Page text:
WikiSource Library. This is an old book placed on WikiSource and available to anyone for free.. The text and images come from pages that are copied from original book scans. In one area these are shown as individual scans with new text or images copied beside the old book scanned. In another area you can read these new free books. Some are illustrated and some are not illustrated. This video is a 1st attempt to explain some of WikiSource. The main page will show 1st and the link will show last. This particular old book that has been saved is about "Cycles" - all kinds of old riding cycles of long ago. Unlike some free book sites WikiSource shows the old pages beside the copied new pages.
WikiSource English version: http://en.wikisource.org/wiki/The_Cycle_Industry
License: Standard YouTube License
More on Why Wikisource
(not merely why contribute, but also why use/visit, etc.)
- searchability of text
- [not perfect but] more accurate transcription (with indexed sources) [similar to "reliable" as used above in quotation box; but maybe explain more about what makes the content more reliable—accuracy is only one aspect]
- more aesthetically pleasing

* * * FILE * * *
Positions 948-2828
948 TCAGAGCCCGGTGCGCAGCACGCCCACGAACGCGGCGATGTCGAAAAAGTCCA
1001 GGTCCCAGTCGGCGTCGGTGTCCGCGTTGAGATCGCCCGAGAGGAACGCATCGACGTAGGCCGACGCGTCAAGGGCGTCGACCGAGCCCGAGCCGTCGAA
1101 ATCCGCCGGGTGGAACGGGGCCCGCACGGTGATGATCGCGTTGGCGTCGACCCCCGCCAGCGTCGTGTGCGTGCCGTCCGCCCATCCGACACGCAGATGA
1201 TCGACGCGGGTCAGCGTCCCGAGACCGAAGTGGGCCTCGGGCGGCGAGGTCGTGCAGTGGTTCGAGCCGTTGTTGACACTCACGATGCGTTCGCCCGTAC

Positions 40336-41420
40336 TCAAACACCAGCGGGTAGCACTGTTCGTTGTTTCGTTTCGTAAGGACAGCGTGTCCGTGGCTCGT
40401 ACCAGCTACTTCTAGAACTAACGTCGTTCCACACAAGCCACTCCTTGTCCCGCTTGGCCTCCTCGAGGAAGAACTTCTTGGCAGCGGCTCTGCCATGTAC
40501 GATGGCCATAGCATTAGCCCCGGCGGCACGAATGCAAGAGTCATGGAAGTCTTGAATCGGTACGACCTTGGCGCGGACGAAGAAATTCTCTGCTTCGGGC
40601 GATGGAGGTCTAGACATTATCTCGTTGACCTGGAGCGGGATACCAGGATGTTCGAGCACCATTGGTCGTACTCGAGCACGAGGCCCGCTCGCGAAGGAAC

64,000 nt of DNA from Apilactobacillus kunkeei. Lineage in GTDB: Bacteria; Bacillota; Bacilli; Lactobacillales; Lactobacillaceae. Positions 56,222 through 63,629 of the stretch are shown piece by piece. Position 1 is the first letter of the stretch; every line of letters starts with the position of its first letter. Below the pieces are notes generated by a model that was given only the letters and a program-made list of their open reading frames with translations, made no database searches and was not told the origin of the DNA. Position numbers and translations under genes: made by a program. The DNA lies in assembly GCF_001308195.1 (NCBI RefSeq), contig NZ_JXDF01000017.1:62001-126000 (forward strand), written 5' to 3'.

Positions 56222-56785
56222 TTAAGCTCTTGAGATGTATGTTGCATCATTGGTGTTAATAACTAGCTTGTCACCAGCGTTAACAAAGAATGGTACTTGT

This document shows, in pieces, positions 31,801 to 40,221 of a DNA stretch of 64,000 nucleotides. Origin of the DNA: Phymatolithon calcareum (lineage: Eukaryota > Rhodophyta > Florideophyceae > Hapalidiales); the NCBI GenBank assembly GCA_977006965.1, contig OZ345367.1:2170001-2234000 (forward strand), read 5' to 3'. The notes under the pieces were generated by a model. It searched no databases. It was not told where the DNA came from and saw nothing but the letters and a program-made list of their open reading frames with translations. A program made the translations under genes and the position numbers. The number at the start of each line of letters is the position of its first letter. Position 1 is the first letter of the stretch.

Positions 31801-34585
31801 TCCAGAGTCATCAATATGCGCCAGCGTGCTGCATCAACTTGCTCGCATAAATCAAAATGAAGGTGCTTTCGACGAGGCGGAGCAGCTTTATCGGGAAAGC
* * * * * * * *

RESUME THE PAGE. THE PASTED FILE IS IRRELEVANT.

A keyword for Wikisource is Trust. This trust I refer to comes from the process of placing the original book pages in a scan format. Then the editing is done beside the book page scan. When this is done it is easily seen that the transcribed text is the same as the scanned image. Therein is "truth" of the work done, an accuracy like no other on Internet. There they remain, side by side, the scanned image page and the transcribed text. The same holds true for images. Nothing can be hidden so there is trust in accuracy of the original book compared to the transcribed book. These scans are linked to the transcriptions of the originals located in another area. There is no getting around the validity of the transcribed works. This is totally different from books on Internet that do not use this same method for creating and printing new books from original old books often dating far into the past. There are all kinds of books here. There are books on just about everything and Wikisource is still growing. Wikisource library is yet young and will continue to grow into the future. E-Book readers cannot do this matching of a scanned original to a transcribed book of text and images. People who buy those publications have to assume other areas on Internet have accurate transcriptions. They have to pay and trust the accuracy of other e-books and webpages. People have to take for granted that what they buy and read are accurate. But there is no necessity, or hope, that the transcriptions in Wikisource's library is accurate because they can see for themselves simply by looking at the original scanned book pages. The volunteers here, called editors, are here, in part, because they love books and probably always have. Many of them grew up loving books of places, adventures, knowledge, &c. Because of this attitude the editors here have no desire nor reason to alter original scanned books—page-by-page—they do what they do out of a love for books themselves and a desire to share Wikisource's old books and other materials such as the Abraham Lincoln's Emancipation Proclamation or Thomas Jefferson's Declaration of Independence with the rest of the world. In this manner the entire world is becoming more and more united. Another point to be addressed is that this particular area on Internet, en.Wikisource is only one of many areas of Wikisource. There are many nations with "foreign" languages that also have areas on Wikisource just as Wikipedia does. en.ws is english Wikisource, it.ws is Italian Wikisource, es.Wikisource is Spanish Wikisoure. There are [ number ?] Wikisource areas from around the world and we all have the same goals in sharing Arts, Biography, Geography, History, Mathematics, Sciences, Society, Technology, Portals, and that is still not all because Wikisource continues to grow in all of these and other areas and yet it is all done by volunteer editors from nations from all around the world and still all of this is free to people of all nations that have Internet access to these many works. Still, all of this is only the tip of an iceberg